Alison Doyle, Head of Operations and Clinical Practice at The Royal Osteoporosis Society, says, “Limiting the number of low-skilled care workers who offer significant value to those who need the care will severely affect the ability of people who have recently suffered a fracture, often caused by osteoporosis, to stay in their own homes and live well.”

It is estimated that in the UK, there are more than 500,000 fragility fractures every year – that’s one every minute or 1,400 a day.

“The effect that a shortage of social care workers could have is further illustrated by the fact that just 22% of people with osteoporosis think the NHS gives the condition the attention it deserves, and one in three people in long-term pain from fractures describe it as severe or unbearable,” says Ms Doyle.

“In addition, figures show that one in three people who have fractured have difficulty with domestic chores, highlighting the importance of assistance received from social care workers even more.”

The Royal Osteoporosis Society calls on the government to reconsider its aim of ending visas for low-skilled workers as it will most certainly affect critical social care provision.

The Royal Osteoporosis Society is the only UK-wide charity dedicated to improving the prevention, diagnosis and treatment of osteoporosis. The charity works to raise awareness of and prevent osteoporosis by encouraging people to take positive steps to build their bone health.



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Baroness Finlay: We must utilise the skills of refugee doctors


This week’s news of 900,000 refugees fleeing war-torn Syria threw into focus the terrible plight of the innocent. Amongst many fleeing are health care workers, displaced and unable to practice at all, their experience wisdom and skills gradually dwindle in the cycle of despair that is the fate of so many. By contrast here in the UK, we bemoan our shortage of healthcare staff, yet efforts to support healthcare professionals coming here as refugees or asylum seekers seem paltry and uncoordinated. Often, they have fled with nothing – no papers to show they are qualified, no-one to vouch for them and no way to access their university records to prove their qualifications. Some of these are Christian or other minority religious groups, fleeing the double jeopardy of religious persecution as well as civil wars.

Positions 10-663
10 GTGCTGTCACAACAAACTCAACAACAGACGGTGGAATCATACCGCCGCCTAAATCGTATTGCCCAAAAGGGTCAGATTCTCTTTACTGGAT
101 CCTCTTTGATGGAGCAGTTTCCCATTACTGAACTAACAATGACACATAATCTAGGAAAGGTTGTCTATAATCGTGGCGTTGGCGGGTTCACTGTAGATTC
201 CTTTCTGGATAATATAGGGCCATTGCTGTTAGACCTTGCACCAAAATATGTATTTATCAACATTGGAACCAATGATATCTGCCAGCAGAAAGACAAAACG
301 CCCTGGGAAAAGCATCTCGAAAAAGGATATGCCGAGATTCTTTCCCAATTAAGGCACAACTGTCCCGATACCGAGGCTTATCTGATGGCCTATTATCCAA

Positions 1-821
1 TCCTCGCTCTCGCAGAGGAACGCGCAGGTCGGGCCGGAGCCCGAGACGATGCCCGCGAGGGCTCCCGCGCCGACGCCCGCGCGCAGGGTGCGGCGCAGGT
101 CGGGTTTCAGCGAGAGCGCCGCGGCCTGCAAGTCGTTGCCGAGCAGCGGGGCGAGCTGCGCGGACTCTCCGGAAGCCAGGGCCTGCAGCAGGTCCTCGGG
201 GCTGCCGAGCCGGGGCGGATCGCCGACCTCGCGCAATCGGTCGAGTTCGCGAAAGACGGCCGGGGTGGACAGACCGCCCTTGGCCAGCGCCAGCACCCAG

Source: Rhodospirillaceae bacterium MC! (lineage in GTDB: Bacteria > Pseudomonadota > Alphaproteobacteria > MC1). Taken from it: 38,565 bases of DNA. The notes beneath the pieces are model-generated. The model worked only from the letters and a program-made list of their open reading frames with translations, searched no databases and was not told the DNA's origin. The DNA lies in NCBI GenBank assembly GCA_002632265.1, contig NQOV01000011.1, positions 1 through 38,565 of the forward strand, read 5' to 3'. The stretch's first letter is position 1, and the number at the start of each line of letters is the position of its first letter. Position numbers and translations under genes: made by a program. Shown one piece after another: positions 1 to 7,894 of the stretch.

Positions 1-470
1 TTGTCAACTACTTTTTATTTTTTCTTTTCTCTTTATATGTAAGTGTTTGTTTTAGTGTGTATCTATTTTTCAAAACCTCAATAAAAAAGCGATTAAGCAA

These healthcare professionals are desperate to work, desperate to support their families and above all desperate to live in peace and contribute to doing all they can for the most vulnerable humans they encounter.

These doctors, dentists, pharmacists, nurses, physiotherapists and related professionals are refugees from many countries, not only Syria. According to the UNHCR lists, there are currently 1,182 Iraqi doctors in camps in Jordan alone. Many have been trained in English; some have undertaken postgraduate training in the UK at some time before 2016. Yet they are not allowed to work in Jordan.

Proven good English language is essential to being registered in the UK to work as a healthcare professional. Some doctors pass the IELTS (International English Language Testing System), others take the newer Occupational English Language test. But sitting these exams costs money. And passing them is the first of many hurdles, including verification of their professional qualifications to obtain professional registration, developing familiarity with the application process, and securing a post in an approved practice setting with a designated body for revalidation of the professional registration.

Often, they have fled with nothing – with no papers to show they are qualified”

The General Medical Council supports refugee doctors by allowing them two free attempts at Professional and Linguistic Assessment Board (PLAB) part 1 knowledge exam and then two attempts at the part 2 exam at 50% of the normal fee, with a flexible approach to paying professional registration fees once registered. The GMC also fund the verification of primary medical qualifications through the US Educational Commission for Foreign Medical Graduates, a compulsory requirement for all doctors who have qualified outside the EEA. Other registration bodies should follow their example.

The British Medical Association has brought together UK volunteers who have organised small refugee support schemes. Wales, Scotland, Lincolnshire, the North West and the North East of England have been supporting refugee doctors into NHS employment. Nine years’ worth of data published from London’s multiagency collaboration (the Building Bridges Programme) showed high rates of success overall with professionals settling in their own or in related healthcare professional positions in the NHS.